Can you give an example of how you went about designing one of your recentResearchGames, and what were the challenges faced by the client?
“Where survey engagement is a problem, gamification can help in a number of ways. Let’s take one of my more recent projects as an example. Just before COVID, I was approached by a Fortune 500 portfolio alcohol brand to design a ResearchGame that would help them gather ideas, and an understanding of how bartenders and mixologists would typically serve one of their spirits with different mixers, ingredients, etc. This particular beverage sold well in some parts of the world, but sales could be better in other parts. So how do they sell more? One idea was through marketing different ways to enjoy the beverage. For that, they wanted to crowdsource serving suggestion ideas through a survey.
“The thing is, speaking to bartenders is challenging. They work long, non-office hours, and so getting them to a focus group or depth interview can be challenging. Not impossible, but challenging. Almost as challenging is getting bartenders to complete traditional, somewhat boring questionnaires. And doing any kind of in-person observation is tricky. Have you seen how small some bars are, especially when it gets busy?
“My client needed a way to speak to bartenders in an engaging way, that brought a bar environment ‘to life’, on a quantitative scale. Online ResearchGames was the answer for them.
“But even then, there were other challenges – the sheer amount of variables! A bartender will make a new serving suggestion based on several factors; who is the customer I’m talking to? How busy is my bar? Is it 100 degrees outside or -30? Is my customer in their 60’s or in their 30’s? And how many ingredients, mixers, garnishes, syrups, etc. do I actually have at my disposal?
“Doing my own primary research, and individually speaking to bartenders face-to-face, (I literally went to some of the best bars in London as voted by Vogue, and spoke to some amazing people in the mixology field!), and that’s how I gained this insight about all these variables, which was pivotal to how I then designed the game.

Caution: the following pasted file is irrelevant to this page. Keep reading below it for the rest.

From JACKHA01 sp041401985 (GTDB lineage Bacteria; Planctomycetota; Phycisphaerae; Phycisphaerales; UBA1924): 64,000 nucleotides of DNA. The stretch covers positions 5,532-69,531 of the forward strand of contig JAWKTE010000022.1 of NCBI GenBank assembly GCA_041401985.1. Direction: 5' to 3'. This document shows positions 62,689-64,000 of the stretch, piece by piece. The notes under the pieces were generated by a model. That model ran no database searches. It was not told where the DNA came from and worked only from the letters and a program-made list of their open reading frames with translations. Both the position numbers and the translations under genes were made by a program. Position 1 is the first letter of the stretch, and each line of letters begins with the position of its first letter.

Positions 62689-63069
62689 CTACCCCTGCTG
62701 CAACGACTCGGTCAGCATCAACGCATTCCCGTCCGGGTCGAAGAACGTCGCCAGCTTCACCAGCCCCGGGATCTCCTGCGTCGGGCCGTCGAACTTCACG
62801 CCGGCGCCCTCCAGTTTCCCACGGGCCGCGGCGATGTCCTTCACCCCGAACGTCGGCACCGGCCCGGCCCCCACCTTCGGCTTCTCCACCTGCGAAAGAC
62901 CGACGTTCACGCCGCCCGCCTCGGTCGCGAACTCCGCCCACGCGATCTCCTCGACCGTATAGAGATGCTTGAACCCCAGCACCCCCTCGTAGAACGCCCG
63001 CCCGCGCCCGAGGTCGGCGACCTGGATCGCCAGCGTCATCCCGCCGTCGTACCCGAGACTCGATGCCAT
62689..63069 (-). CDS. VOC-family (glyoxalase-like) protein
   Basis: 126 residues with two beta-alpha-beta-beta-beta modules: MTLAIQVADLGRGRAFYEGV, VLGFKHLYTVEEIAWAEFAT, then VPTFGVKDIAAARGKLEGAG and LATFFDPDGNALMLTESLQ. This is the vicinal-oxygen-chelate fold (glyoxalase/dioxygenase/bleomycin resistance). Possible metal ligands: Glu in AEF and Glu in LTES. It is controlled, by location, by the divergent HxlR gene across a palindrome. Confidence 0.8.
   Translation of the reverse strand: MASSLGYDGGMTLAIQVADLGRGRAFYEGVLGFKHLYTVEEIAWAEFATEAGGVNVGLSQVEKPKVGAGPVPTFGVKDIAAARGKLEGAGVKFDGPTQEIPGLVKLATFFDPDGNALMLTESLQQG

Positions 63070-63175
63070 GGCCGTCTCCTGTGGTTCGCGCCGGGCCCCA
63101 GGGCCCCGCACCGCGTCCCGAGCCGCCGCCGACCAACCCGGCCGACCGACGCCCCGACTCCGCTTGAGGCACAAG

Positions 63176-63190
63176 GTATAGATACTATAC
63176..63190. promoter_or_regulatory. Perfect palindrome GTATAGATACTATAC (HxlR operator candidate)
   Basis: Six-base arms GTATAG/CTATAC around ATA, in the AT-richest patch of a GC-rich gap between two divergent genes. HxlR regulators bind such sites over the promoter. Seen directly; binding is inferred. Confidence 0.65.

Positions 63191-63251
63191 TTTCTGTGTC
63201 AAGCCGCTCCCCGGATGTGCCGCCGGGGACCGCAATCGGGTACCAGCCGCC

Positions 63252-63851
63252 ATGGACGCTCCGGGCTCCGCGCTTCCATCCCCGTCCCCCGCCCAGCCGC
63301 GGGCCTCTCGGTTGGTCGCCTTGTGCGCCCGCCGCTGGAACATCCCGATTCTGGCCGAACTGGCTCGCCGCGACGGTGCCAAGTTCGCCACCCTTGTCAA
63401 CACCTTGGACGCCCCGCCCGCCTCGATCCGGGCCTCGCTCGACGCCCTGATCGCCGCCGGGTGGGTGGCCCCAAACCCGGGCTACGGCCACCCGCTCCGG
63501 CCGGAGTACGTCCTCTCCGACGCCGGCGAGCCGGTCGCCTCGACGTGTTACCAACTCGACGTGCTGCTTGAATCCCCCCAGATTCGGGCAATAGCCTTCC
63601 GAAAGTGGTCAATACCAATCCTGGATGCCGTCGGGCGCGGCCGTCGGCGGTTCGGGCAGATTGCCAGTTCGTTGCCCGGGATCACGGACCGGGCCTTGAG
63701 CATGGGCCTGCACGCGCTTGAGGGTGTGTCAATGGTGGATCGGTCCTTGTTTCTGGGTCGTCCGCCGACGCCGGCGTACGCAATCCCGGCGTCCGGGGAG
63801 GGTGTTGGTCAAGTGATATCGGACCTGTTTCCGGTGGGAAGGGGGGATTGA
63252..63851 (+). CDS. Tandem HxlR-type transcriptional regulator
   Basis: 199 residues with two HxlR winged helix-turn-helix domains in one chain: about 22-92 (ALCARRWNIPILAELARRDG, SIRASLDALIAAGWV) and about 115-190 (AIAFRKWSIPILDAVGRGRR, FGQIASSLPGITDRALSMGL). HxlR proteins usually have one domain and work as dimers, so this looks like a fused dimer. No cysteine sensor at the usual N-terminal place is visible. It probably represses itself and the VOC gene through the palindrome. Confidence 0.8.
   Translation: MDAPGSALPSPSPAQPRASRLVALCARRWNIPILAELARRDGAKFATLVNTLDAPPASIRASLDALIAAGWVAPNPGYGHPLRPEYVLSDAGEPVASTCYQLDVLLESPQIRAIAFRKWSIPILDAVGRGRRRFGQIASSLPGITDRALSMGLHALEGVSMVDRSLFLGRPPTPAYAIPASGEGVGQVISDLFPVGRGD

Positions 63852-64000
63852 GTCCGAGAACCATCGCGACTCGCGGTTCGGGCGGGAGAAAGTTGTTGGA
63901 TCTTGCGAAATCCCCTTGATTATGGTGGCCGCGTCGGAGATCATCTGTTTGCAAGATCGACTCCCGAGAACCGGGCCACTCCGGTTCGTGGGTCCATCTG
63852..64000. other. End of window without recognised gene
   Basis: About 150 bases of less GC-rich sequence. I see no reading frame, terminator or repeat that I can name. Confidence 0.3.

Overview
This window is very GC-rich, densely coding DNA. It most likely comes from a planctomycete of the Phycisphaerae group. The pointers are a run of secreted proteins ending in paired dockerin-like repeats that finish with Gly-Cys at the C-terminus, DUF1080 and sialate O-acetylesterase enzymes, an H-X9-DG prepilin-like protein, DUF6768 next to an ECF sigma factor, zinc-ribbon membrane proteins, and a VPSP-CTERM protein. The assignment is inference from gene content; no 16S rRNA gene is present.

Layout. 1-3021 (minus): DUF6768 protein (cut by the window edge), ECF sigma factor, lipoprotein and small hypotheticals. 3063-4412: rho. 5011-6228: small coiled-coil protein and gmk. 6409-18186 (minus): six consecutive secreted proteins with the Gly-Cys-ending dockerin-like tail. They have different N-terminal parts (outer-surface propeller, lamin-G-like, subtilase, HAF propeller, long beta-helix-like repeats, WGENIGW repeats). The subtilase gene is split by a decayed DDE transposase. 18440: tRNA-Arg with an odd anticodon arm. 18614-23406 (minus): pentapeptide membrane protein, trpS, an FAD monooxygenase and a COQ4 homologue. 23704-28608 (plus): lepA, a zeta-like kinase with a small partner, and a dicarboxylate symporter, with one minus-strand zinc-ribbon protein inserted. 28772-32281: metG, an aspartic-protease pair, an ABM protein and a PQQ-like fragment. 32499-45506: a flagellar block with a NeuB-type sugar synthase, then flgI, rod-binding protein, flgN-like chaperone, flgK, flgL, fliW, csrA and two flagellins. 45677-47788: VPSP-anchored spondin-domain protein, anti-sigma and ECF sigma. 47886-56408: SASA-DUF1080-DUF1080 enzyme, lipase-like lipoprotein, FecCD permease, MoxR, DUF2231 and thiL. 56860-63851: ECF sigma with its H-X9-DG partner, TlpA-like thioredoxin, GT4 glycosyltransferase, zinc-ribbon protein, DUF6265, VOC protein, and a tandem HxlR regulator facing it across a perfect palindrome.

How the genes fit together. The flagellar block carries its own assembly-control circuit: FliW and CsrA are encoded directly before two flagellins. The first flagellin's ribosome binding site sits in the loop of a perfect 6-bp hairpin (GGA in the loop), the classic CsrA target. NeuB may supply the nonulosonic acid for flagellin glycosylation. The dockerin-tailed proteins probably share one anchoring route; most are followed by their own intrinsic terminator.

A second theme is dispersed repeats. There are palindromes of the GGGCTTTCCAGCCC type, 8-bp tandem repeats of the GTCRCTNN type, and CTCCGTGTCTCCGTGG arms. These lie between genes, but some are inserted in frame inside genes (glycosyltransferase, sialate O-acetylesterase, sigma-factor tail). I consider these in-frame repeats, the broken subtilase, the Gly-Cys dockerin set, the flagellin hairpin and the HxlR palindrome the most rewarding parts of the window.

“Things like how hot or cold it is outside, or the gender of the customer, all affect how a the bartender makes a serving suggestion. On a cold day, the bartender might be inclined to recommend a hot toddy. On a hot day, they may recommend something cool and refreshing. And in a busy bar, the bartender may, strategically, not recommend a cocktail that’ll take 5 minutes to create! So all these variables became part of the game – a 3 level design where we had Summer and Winter months, a busy and quiet bar environment, and as the bartender in the game, you got to see different ‘characters’ on the other side of your bar that you could talk to.
“After each customer interaction, the player could go into a cocktail-making area to put together the cocktail for the customer, and once served, could answer questions about the thinking behind their choices. In the cocktail-making area, there were over a trillion combinations of making a cocktail, but all laid out in an intuitive way that was designed to be fun, not overwhelming. The story of the game was that this was your bar, and the bar performed increasingly better as you served cocktails, and had happy customers. A simple narrative. In this design example, we can see that not only can gamification be used to engage participants, but allow them to LIVE in the relevant contexts, and close the empathy gap in a the way that other methodologies can’t do.
“I loved designing this ResearchGame – in fact, it’s one I’m most proud of as I think it’s a great example of the power of games for surveys beyond simple ‘drag and drop’ functionalities. And that is something else that shouldn’t be undervalued; my own engagement in the process. I’ve worked in research for 16 years, but those 11 years designing research as a the games were the most engaging of my career. I delighted in sourcing sound effects of a crackling fire, overlaid with a howling wind for the ‘Winter month’ level. I took pride in developing the ambient sound of happy voices in the background with crickets chirruping for the ‘Summer Month’ level. I have had such passion in designing for emotional engagement in research, and I wish such passion for every researcher.”
Are there pitfalls to watch out for when using games in research?
“Yes, as there are in using any methodology. But the number one pitfall is getting the design wrong because you’re not designing in a way that elevates the research. The design must be functional. I’ve seen examples of gamified surveys in which the storyline has absolutely nothing to do with the research topic, and if anything, this just adds more confusion for the participant and is a waste of time and money. You have to ask yourself: what’s the story here? How does the participant level up to become the hero or heroine of this game? And how does it all link back to the research topic, and gaining the most attentive responses?